Wednesday, 23 January 2013

Of Mice and Tigers

Long time ago, in Bethlehem -  oops - in Boston, at St. Margaret's Convent on Louisburg Square - I created a mouse. Named Pierre. Pierre came from Montreal, was tiny, cute, shy, cautious, thoughtful, prayed a lot, hid in dark places, spoke for me of what it meant to be little. Pierre was an image I  held of myself - a mouse - small enough to fit in Jesus' hand. Hung out by the crèche during the Christmas season. Stood at the foot of the cross and - well - I wasn't as aware of the empty tomb and resurrection in those days as I was of suffering. So foot of the cross pretty well summed things up. 

Now I'm not putting Pierre down. Pierre taught me so much both during convent days, and after my break-down/break-through he helped guide me creatively through the first years of therapy... Be good had been high on the list. Don't be angry. Don't cry. "Who was I, anyhow?" Pierre helped me ask. Gradually, Pierre began to make forays out into a world where 'negative' emotions could be expressed and seen as part of who I was - who we are as human beings. I had returned from Haiti extremely angry at the injustice, though I didn't know it. It is still difficult to shop in our massive grocery stores. I had returned from Haiti with the beginnings of awareness of being an em-bodied spirit. Long, long journey into these truths and others. 

Lo, and behold, though Pierre played a role in my journey, my truest self began to emerge reflected in the tiger. Alive! Vibrant. Fierce, yet tender. (Tigers make great Mums.)  Grace-full. Unpredictable and predictable. Mysterious. While Pierre might be cowering in a cave, my tiger has learned to speak up. One of my favourite sayings is: "Speak your mind (or heart), even if your voice shakes." 

Owning my anger means I can be direct in ways I couldn't have imagined. Owning my anger and understanding its roots means owning my passion. And, of course, anger is often a mask for other more frightening emotions :  terror, grief ...

Thich Nhat Hanh in Taming the Tiger Within : In the beginning you may not understand the nature of your anger, or why it has come to be. But if you know how to embrace it with the energy of mindfulness, it will begin to become clear to you."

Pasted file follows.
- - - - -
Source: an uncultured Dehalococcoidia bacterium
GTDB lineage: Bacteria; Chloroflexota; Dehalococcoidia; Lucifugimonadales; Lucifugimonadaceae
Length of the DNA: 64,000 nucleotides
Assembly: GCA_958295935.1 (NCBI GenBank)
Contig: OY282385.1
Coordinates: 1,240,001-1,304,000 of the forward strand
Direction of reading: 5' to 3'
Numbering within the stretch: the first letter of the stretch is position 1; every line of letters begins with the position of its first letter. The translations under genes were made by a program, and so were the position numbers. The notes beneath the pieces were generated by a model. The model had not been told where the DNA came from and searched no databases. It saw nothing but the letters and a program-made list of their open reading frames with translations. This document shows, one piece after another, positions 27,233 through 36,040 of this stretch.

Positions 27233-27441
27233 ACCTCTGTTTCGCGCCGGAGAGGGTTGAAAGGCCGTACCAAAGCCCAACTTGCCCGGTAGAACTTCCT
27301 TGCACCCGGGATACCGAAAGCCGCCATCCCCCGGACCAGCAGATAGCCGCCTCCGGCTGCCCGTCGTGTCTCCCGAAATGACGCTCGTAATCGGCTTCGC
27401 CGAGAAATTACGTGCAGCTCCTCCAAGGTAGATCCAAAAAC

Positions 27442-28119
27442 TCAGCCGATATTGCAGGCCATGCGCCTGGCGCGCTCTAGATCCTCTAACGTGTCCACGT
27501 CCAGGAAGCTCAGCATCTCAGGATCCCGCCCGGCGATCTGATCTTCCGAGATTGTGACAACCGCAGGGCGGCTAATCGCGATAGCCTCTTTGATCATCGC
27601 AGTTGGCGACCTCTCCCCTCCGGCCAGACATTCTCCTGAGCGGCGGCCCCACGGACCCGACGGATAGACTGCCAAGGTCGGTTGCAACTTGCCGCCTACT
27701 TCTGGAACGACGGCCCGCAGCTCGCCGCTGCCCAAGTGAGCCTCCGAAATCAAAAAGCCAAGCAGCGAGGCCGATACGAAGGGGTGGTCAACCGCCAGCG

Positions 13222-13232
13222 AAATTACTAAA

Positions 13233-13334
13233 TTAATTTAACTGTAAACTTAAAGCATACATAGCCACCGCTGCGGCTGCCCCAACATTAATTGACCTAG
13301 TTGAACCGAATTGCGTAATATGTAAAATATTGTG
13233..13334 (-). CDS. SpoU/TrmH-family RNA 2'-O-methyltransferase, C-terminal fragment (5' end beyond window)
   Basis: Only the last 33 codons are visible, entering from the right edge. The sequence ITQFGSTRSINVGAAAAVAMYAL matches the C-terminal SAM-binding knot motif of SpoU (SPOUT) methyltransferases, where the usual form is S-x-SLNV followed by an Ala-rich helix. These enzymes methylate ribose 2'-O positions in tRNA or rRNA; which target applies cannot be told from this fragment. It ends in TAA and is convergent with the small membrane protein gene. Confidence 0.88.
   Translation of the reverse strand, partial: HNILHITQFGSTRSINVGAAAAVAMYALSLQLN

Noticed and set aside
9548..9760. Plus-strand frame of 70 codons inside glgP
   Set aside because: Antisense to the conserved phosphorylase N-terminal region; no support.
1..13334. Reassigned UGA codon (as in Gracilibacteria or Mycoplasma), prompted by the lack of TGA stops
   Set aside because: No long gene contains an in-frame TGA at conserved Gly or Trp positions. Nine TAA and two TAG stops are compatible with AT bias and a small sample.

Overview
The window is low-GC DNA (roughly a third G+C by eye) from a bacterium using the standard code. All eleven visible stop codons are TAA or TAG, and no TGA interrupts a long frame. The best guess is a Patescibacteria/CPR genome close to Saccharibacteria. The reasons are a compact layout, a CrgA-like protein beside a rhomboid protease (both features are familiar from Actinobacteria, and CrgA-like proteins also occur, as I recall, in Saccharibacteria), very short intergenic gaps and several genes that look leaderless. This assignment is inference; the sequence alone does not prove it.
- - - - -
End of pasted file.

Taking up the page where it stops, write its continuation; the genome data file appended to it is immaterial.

THE TYGER (from Songs Of Experience)    William Blake

Tyger! Tyger! burning bright 
In the forests of the night, 
What immortal hand or eye 
Could frame thy fearful symmetry?

In what distant deeps or skies 
Burnt the fire of thine eyes? 
On what wings dare he aspire? 
What the hand dare sieze the fire?

And what shoulder, & what art. 
Could twist the sinews of thy heart? 
And when thy heart began to beat, 
What dread hand? & what dread feet?

What the hammer? what the chain? 
In what furnace was thy brain? 

What the anvil? what dread grasp 
Dare its deadly terrors clasp? 

When the stars threw down their spears, 
And watered heaven with their tears, 
Did he smile his work to see? 
Did he who made the Lamb make thee?

Tyger! Tyger! burning bright 
In the forests of the night, 
What immortal hand or eye 
Dare frame thy fearful symmetry? 


"... the tiger evokes a reverence, dread, and wonder accorded no other animal." Spell of the Tiger : the Man-eaters of Sundarbans  by Sy Montgomery ... she continues to describe some of the religious links with the tiger... "some of the gods choose the tiger as their vahana, or vehicle. In Hindu mythology, a vahana does not carry a god in the ordinary sense that a car carries a passenger. Rather, as religious historian Wendy Doniger points out, the mount carries the god "in the way a breeze 'carries' a perfume." The tiger is permeated, saturated with the god's force and power, imbued with the essence of the god itself." "I love it. I just, just love it," as the little curly haired girl in the apple sauce commercials used to say ... 

I'm not about to switch faiths - though I truly believe every faith is a path to God ... but I'm reminded of Francis Xavier, an Anglican priest who came to us from Sri Lanka, telling us, "We western Christians have taken the Lion of Judah, de-clawed him, and turned him into a tame pussy cat." Might God speak to us through a tiger as well? God certainly speaks to me this way. :-)

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